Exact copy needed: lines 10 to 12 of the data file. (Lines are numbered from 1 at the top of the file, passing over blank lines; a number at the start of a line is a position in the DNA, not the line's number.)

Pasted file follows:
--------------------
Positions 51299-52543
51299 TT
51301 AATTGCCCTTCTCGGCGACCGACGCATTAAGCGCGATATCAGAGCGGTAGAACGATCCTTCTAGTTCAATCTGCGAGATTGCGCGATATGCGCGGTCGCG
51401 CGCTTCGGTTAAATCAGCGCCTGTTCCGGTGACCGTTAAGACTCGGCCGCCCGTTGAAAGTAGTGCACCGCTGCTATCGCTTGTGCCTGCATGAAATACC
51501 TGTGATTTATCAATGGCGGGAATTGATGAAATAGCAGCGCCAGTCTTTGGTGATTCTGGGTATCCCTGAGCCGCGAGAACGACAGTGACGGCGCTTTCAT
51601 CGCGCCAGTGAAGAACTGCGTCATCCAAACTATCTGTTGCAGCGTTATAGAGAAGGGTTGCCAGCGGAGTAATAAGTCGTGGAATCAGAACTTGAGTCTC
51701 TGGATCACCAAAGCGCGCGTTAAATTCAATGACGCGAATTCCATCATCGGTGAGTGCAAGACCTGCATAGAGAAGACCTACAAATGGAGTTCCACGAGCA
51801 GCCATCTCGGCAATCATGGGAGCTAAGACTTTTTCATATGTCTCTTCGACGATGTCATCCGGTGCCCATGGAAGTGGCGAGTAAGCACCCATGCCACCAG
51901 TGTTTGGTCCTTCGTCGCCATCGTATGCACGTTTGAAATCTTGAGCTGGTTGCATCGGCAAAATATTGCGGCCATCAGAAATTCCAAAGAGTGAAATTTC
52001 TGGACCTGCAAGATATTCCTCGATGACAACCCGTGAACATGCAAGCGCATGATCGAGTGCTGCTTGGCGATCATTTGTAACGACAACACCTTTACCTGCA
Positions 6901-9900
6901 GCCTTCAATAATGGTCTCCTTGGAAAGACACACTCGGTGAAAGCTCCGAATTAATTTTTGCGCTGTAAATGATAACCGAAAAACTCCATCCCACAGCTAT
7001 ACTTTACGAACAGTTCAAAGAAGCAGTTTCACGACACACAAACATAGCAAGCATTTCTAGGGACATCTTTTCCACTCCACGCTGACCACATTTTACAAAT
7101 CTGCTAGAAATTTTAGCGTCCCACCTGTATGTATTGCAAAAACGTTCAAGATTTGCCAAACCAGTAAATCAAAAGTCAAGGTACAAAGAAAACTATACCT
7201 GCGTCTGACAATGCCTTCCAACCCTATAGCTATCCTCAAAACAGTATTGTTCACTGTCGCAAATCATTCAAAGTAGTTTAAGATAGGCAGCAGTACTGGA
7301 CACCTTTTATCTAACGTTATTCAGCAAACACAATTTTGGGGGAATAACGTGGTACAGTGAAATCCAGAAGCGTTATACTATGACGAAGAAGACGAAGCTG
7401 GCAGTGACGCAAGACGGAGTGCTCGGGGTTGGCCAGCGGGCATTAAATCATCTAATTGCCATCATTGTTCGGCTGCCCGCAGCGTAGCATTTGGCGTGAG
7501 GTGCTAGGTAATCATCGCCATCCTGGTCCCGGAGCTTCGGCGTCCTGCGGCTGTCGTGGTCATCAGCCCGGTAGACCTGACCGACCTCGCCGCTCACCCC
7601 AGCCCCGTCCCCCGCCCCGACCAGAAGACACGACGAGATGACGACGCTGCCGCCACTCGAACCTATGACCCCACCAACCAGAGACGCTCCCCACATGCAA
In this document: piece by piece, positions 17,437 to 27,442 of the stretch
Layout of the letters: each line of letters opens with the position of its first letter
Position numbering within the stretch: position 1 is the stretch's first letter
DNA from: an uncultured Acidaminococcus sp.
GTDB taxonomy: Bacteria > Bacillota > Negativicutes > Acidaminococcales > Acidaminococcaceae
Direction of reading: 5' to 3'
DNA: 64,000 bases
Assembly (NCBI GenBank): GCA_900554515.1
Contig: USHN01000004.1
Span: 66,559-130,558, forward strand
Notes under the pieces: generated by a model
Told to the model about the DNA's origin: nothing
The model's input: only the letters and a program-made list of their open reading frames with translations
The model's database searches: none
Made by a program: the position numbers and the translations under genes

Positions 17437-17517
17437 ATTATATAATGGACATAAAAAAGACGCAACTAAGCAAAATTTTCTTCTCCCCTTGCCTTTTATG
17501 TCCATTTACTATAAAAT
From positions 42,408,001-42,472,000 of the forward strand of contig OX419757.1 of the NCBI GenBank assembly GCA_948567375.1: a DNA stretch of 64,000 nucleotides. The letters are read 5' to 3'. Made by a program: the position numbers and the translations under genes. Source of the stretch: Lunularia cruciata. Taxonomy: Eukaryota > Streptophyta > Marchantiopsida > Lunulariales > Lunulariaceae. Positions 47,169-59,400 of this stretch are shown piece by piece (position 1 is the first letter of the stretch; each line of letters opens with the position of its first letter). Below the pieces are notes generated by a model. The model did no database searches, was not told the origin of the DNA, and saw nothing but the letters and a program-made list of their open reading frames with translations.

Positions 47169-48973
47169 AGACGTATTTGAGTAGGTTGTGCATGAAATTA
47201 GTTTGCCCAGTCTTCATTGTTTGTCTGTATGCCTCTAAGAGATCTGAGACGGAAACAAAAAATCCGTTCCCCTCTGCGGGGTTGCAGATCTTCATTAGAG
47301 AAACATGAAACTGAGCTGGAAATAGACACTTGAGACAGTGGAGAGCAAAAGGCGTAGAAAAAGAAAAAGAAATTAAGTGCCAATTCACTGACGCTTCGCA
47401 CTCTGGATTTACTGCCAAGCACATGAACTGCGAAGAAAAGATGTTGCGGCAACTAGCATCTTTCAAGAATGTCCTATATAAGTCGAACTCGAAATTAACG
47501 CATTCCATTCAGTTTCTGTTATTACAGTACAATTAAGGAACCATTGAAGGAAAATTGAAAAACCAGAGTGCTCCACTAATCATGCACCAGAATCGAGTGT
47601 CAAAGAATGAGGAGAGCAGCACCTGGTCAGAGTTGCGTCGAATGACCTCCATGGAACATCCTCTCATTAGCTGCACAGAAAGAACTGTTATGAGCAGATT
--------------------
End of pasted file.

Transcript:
52001 TGGACCTGCAAGATATTCCTCGATGACAACCCGTGAACATGCAAGCGCATGATCGAGTGCTGCTTGGCGATCATTTGTAACGACAACACCTTTACCTGCA
Positions 6901-9900
6901 GCCTTCAATAATGGTCTCCTTGGAAAGACACACTCGGTGAAAGCTCCGAATTAATTTTTGCGCTGTAAATGATAACCGAAAAACTCCATCCCACAGCTAT